Finding the best air compressor for manufacturing applications is a critical decision for your organization. Compressed air is often referred to as the fourth utility, because of its pivotal role in the production process.
Manufacturers require a high-quality air compressor with the CFM rating to deliver either continuous or intermittent supply of clean, pressurized air. This is true, no matter what segment of manufacturing your company is in.
How Common Manufacturing Segments Use Compressed Air
- Furniture – Compressed air is used for air piston powering, tool powering, spraying, clamping, and controls and actuators.
- General – Compressed air has several general manufacturing applications, including tool powering and cleaning, controls and actuators, clamping and stamping.
- Plastics – Compressed air is used for mold press powering, tool powering, clamping, forming, and injection molding.
- Metalworking – Compressed air is used for assembly station powering, controls and actuators, injection molding, tool powering, and spraying.
- Glass, stone and clay – Compressed air is often used for conveying, blending, mixing, glass blowing, cooling, and controls and actuators.
- Food and Beverage – Compressed air is used in the dehydration, bottling, controls and actuators, conveying, spray coating, cleaning, and vacuum packaging processes.
These are just some of the manufacturing applications for compressed air. It can be used for any industrial application that requires continuous or intermittent air flow. Other common manufacturing segments that use compressed air include marble and granite, automotive, and electronics.
Types of Compressors to Look For
When you’re looking for the best air compressor for manufacturing, you have to keep in mind what type of compressor best fits your needs. Below are some of the types of compressors that are common in manufacturing applications.
Rotary Screw (fixed or variable speed)
Thinking About Your Compressed Air Needs
If you use air tools infrequently or maintain low horsepower requirements, reciprocating air compressors may be a better choice than rotary screw. With large horsepower requirements, rotary screw or rotary vane compressors are better suited.
The process of choosing the right compressor to fit your needs can be overwhelming. This formula can help you decide what works best for you.
Calculate Voltage and Phase Requirements
What do you use your air compressor for? It’s helpful to understand the voltage and phase usage requirements for the location where you plan on installing the compressor.
Calculate CFM Requirements
You’ll also want to know the required amount of air for your shop or application. This can be measured in cubic feet per minute, or CFM. This CFM determines how many tools can be run from the compressor at the same time, and how much power will be required to run them.
Add the air requirement needed for each tool that you frequently use, and divide by 35 percent, which is the utilization factor.
Calculate Pressure Needs
Examine the air pressure requirements for each tool that you will be using in your organization. The tool that has the highest air pressure needs will determine your minimum pressure needs. If that tool operates at 125 PSI, that would be the minimum need.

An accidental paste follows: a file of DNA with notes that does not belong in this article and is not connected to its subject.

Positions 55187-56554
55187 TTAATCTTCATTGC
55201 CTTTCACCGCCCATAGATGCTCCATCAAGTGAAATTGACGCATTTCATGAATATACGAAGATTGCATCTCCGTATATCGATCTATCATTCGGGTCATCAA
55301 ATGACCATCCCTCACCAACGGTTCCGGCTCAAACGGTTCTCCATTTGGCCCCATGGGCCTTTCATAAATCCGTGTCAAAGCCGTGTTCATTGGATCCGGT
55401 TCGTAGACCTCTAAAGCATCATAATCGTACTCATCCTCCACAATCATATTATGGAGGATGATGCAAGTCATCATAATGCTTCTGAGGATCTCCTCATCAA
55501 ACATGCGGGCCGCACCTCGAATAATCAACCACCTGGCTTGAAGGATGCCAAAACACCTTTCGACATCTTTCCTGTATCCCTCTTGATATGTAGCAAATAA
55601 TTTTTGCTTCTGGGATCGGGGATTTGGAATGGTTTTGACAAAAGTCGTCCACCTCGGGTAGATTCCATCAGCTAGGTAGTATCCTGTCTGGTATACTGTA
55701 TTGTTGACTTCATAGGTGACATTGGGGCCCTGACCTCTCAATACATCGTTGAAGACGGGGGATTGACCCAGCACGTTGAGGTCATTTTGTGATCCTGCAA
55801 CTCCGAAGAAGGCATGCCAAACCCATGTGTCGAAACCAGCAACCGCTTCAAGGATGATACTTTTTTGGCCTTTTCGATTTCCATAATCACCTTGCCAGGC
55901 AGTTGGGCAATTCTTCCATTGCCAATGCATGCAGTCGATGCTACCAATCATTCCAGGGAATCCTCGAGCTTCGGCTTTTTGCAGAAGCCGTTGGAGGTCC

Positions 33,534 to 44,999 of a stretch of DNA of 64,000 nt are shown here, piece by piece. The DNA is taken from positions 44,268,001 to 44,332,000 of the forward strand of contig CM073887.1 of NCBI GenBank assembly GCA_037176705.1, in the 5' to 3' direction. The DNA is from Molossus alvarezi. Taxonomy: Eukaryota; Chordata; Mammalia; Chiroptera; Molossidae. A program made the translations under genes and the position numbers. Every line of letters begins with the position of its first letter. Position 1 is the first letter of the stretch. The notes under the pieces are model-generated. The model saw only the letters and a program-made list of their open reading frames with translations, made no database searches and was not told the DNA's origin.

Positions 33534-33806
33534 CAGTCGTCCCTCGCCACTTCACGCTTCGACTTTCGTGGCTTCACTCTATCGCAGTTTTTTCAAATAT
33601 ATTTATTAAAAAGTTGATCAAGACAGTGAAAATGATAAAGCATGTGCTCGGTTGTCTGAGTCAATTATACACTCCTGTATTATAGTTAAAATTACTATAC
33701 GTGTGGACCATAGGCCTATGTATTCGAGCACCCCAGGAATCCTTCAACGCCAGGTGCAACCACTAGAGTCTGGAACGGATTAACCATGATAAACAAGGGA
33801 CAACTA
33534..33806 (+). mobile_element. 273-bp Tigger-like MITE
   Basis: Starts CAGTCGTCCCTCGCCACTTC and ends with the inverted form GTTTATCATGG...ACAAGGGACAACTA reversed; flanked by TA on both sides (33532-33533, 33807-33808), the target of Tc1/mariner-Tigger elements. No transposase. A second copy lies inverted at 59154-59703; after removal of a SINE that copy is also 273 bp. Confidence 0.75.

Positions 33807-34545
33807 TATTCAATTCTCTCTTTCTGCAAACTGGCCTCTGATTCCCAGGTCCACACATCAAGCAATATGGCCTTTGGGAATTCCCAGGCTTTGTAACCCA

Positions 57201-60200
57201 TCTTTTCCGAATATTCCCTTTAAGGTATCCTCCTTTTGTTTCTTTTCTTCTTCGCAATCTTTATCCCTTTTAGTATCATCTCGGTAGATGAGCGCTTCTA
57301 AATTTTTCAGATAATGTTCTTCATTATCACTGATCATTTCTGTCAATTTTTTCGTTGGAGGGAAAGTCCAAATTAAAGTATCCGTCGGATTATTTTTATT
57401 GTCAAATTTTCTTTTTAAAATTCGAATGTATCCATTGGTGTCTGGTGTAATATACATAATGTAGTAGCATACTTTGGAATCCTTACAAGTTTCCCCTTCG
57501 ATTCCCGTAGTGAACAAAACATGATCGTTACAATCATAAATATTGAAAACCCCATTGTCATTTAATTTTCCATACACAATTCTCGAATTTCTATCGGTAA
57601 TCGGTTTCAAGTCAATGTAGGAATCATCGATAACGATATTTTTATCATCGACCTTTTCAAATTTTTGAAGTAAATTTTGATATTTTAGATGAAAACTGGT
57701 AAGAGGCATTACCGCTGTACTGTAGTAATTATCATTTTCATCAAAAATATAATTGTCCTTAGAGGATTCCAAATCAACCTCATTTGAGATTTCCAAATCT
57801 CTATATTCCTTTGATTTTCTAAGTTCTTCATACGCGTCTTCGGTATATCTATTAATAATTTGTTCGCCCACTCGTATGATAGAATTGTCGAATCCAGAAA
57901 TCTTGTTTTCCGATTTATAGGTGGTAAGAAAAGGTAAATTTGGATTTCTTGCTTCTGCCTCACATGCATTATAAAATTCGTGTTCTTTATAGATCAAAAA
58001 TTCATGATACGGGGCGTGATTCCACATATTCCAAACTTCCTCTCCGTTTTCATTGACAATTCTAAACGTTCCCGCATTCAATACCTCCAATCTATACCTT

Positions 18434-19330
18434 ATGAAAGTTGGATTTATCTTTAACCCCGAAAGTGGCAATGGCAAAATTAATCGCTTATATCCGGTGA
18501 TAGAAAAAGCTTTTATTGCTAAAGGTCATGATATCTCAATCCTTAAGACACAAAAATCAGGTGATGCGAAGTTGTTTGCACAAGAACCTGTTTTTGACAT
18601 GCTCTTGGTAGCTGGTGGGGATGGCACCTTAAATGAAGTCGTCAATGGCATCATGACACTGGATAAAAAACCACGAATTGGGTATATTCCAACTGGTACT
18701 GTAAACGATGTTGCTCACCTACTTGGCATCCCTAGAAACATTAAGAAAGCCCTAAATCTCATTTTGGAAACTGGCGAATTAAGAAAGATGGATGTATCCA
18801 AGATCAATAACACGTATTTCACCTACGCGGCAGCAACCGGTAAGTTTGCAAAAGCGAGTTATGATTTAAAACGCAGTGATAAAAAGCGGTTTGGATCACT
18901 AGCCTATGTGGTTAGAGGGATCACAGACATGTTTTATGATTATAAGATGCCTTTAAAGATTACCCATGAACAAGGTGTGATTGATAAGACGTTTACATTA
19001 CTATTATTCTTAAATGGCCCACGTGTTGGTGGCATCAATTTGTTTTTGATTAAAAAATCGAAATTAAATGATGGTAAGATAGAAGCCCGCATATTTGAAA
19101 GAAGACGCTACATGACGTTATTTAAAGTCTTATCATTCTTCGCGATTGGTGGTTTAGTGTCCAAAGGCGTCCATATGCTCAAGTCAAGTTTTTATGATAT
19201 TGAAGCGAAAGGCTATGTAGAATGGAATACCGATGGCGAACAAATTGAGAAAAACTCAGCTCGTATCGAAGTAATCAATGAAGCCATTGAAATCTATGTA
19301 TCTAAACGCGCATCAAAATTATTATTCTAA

However, it may make more sense to go with a two-stage compressor that operates at 175 PSI. This would give you a compressor that stores more air, runs less often, and runs cooler.
It’s always a good idea to make sure that your facility can support your air pressure needs. It will be good to discuss the amperage rating, voltage requirements, and the phase. This way you can make sure that your facility is ready to support your air pressure needs.
Calculate the Cost of Ownership
To do this, you have to consider all the expenses that come with ownership. It’s critical to choose a model that delivers enough needed CFM for your organization, but not too much. Power costs, regular maintenance, and parts replacement all factor into total ownership.
There are many factors that go into finding the best air compressor for manufacturing. Here are a few to consider.
If you run multiple tools at once, you’ll need a higher CFM rating. Check the CFM requirements for your air tools to estimate what your total needs will be.
High horsepower doesn’t necessarily make for a better compressor. It may just equate to more power consumption that you don’t need. It can cost up to 8 times more to operate your compressed air system than an electrically driven device.
The only reason to buy a bigger compressor than you currently need is if you think you will grow into it. Otherwise it is money that you didn’t necessarily need to spend.
An air compressor is a significant investment for your business. You can reduce this cost by choosing a model that is energy efficient.
An air compressor is a significant investment. The routine maintenance costs can add up. You’ll want to go with a compressor that has a reputation for being durable, with the lowest amount of maintenance needs.
Choosing the Right Air Compressor for Manufacturing
Finding the best air compressor for manufacturing can be a complex process. There are a lot of factors that go into selecting an optimal piece of equipment for your manufacturing center. The type of manufacturing work that you do can also come into play. It helps to have a basic understanding of the type of jobs that you’ll need a compressor for, as well as how to determine your needs.
If you have additional questions about your facility and your air compressor needs, contact Compressor Services today!